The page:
Zacatecas and around

The capital of Zacatecas state, founded in 1546, this picturesque up-and-down former mining city is built in a ravine with pink stone houses scattered over the hills. The largest silver mine in the world, processing 10,000 tonnes of ore a day or 220 tonnes of silver, is at nearby Real de Angeles. Silver has bestowed an architectural grandeur on Zacatecas that surpasses that of Guanajuato. Many travellers believe it to be the most pleasant town in this part of Mexico, if not of all of Mexico. Less oriented towards (and much less overrun by) North American retirees and backpackers than San Miguel de Allende or Guanajuato, Zacatecas' laid-back atmosphere, multitude of cultural attractions, and ideal climate make it the rival of several better-known cities. You could spend several days soaking up the atmosphere. There's also a lively nightlife with bars and discos.

Tourist information

See www.turis mozacatecas.gob.mx.

Sights

For a city of fewer than 150,000 inhabitants, Zacatecas has a disproportionately large number of sights, especially for those interested in colonial architecture and history. Built between 1730 and 1752
cathedral
, is the centrepiece of town with a fine churrigueresque facade, considered by experts as one of the best in the world. At night its illuminated front facade is breathtaking.

To the immediate right of the cathedral and set back is the
Museo Galería Epsicopal
, which contains a sterling collection of Episcopal vestments and liturgical items (many of the latter of pure gold or silver) dating as far back as the 17th century and quite rare. There are also exhibits on the upper floor of 18th- and 19th-century carved saints and processional banners.

To the west, on Dr Hierro is the former ex-convento
San Agustín
, constructed in 1617 (now an occasional art gallery maintained by the Autonomous University of Zacatecas), with only the dome, a high wall and a few interior carvings left. The meaning of the fascinating allegory carved on its north side has been deciphered by scholars and is related to Augustine's dream which led to his conversion to Christianity. The clue to unravelling its mystery, which had intrigued experts for decades, was that the words spoken by an angel to a sleeping Augustine were carved backwards, an indication that the scene was intended to represent a dream, which in turn placed the image within the context of Augustine's autobiographical writings.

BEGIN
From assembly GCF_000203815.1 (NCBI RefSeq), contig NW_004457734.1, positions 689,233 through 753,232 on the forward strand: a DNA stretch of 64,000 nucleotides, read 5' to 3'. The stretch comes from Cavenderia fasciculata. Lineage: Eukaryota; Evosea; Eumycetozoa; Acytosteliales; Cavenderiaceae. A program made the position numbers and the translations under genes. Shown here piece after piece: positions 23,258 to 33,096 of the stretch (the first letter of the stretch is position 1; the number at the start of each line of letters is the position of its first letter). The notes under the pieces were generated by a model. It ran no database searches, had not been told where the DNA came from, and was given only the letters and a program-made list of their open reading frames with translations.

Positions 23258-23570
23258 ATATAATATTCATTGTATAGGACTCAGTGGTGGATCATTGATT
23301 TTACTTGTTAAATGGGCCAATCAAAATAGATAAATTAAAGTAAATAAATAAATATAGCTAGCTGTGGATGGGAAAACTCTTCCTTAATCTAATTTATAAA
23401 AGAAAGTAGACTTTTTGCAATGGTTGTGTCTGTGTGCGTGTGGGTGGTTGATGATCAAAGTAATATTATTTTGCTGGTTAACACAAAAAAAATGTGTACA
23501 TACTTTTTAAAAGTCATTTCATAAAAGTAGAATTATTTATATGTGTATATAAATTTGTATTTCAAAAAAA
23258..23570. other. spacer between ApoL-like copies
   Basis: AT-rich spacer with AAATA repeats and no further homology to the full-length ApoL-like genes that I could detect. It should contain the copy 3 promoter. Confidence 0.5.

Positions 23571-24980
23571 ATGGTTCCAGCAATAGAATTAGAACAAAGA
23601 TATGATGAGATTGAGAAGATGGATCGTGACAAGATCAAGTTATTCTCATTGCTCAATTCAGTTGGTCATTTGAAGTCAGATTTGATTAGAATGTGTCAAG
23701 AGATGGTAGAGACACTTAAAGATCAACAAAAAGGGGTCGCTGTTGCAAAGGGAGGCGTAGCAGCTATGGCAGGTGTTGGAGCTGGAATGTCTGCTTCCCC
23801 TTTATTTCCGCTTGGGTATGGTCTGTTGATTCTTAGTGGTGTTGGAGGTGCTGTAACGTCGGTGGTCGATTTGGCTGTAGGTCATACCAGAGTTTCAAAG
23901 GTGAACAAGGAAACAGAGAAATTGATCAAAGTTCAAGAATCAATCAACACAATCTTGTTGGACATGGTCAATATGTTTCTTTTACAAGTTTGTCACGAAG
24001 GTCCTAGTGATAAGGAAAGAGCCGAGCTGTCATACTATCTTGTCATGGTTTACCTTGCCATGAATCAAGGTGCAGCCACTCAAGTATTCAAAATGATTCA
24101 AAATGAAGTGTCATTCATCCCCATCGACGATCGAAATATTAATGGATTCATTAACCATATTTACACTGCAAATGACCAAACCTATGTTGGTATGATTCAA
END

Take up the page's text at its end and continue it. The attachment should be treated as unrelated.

The
Palacio Municipal
and the
Plaza de las Armas
, in front of it are the former house and grounds of the counts of Santiago de Laguna, who for many years were the power brokers of Zacatecas. The building was constructed in the early 18th century, and is the best preserved baroque structure in the city. Inside are murals (unfortunately not at all aesthetically in keeping with the style or ambiance of the building) by Antonio Rodríguez, representing the struggle for Mexican Independence. The Plaza de las Armas is still where important civic announcements are made and also the venue for many cultural events.

Also worth seeing in the centre is the
Casa Moneda
, better known as the Tesorería. Founded in 1810 and used as a national mint until 1905, it has long been considered the city's most beautiful secular building apart from the theatre. It was severely damaged in the shelling by Zapata's forces in the Battle of Zacatecas. The interior is cavernous, with wonderful patios and a central fountain. By 2010, the building will house the city's new 'Citadel of Art' complex.

The
Teatro Calderón
 built in the 1890s at the request of Zacatecas' 'leading citizens', is one of the architectural crown jewels of the city. Its enormous floor-to-ceiling mirrors were put there so the theatre's patrons could admire the figure they cut in during intermissions.

A couple of blocks to the south, east of the ex convento San Agustín, in a wing of the former
Casa de Moneda
(National Mint), is the
Museo Zacatecano
. Containing religious paintings, ex- votos, Huichol handicrafts and some colonial items, it is primarily famous for housing some of the rarest pieces of Huichol beadwork, embroidery and tapestries in the world; this collection alone is worth the visit.

A few metres before the theatre and also on Avenida Hidalgo is the
Portal de Rosales
, a former Augustinian monastery later used by the Spanish to stockpile munitions during the long fight for Mexico's Independence. In 1813, the insurgent Victor Rosales made a daring strike and captured the building and its arms. Rosales was later killed, but the action gave the rebels a moral boost (and many weapons) to continue the fight. Converted to a market soon after Independence, it is a perfect example of post- Independence architecture.

The
Palacio Legislativo
, was constructed of fine local marble in only 1984-1985, but it blends in seamlessly with Zacatecas' colonial architecture and ambiance. There are murals inside by Alejandro Navas. The main hall is roofed with an amazing stained-glass window by Pedro Coronel.